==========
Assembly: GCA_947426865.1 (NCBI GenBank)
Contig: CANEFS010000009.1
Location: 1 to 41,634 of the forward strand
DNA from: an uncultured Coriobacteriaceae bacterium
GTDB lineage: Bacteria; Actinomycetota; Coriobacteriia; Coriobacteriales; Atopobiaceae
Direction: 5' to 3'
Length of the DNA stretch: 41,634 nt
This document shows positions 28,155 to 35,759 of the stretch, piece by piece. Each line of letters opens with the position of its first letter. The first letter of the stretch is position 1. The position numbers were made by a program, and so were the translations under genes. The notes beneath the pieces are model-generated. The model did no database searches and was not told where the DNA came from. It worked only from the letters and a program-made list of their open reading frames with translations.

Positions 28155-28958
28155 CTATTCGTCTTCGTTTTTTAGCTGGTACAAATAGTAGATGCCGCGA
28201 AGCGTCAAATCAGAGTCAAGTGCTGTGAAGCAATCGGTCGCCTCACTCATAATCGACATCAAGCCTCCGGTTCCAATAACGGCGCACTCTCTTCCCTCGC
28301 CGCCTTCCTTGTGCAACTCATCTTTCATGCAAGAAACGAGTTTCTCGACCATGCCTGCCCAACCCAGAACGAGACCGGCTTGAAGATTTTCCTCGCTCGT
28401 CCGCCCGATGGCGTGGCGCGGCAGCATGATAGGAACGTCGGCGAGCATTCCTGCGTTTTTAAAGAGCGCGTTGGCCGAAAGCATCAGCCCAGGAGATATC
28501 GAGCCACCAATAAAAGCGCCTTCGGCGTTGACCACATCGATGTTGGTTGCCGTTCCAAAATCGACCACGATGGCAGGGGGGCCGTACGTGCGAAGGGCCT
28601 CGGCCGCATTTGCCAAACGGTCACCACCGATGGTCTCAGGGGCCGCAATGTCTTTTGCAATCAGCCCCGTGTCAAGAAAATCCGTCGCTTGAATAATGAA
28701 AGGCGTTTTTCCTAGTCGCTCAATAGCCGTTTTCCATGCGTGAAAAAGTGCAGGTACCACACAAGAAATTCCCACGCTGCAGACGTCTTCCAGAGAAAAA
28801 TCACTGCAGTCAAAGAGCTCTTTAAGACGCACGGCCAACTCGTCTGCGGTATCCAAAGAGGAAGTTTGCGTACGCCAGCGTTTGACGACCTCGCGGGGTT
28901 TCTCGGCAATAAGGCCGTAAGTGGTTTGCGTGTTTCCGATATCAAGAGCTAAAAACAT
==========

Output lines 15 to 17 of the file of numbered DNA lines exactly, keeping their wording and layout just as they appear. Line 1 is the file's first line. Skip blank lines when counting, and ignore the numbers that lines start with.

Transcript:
28601 CGGCCGCATTTGCCAAACGGTCACCACCGATGGTCTCAGGGGCCGCAATGTCTTTTGCAATCAGCCCCGTGTCAAGAAAATCCGTCGCTTGAATAATGAA
28701 AGGCGTTTTTCCTAGTCGCTCAATAGCCGTTTTCCATGCGTGAAAAAGTGCAGGTACCACACAAGAAATTCCCACGCTGCAGACGTCTTCCAGAGAAAAA
28801 TCACTGCAGTCAAAGAGCTCTTTAAGACGCACGGCCAACTCGTCTGCGGTATCCAAAGAGGAAGTTTGCGTACGCCAGCGTTTGACGACCTCGCGGGGTT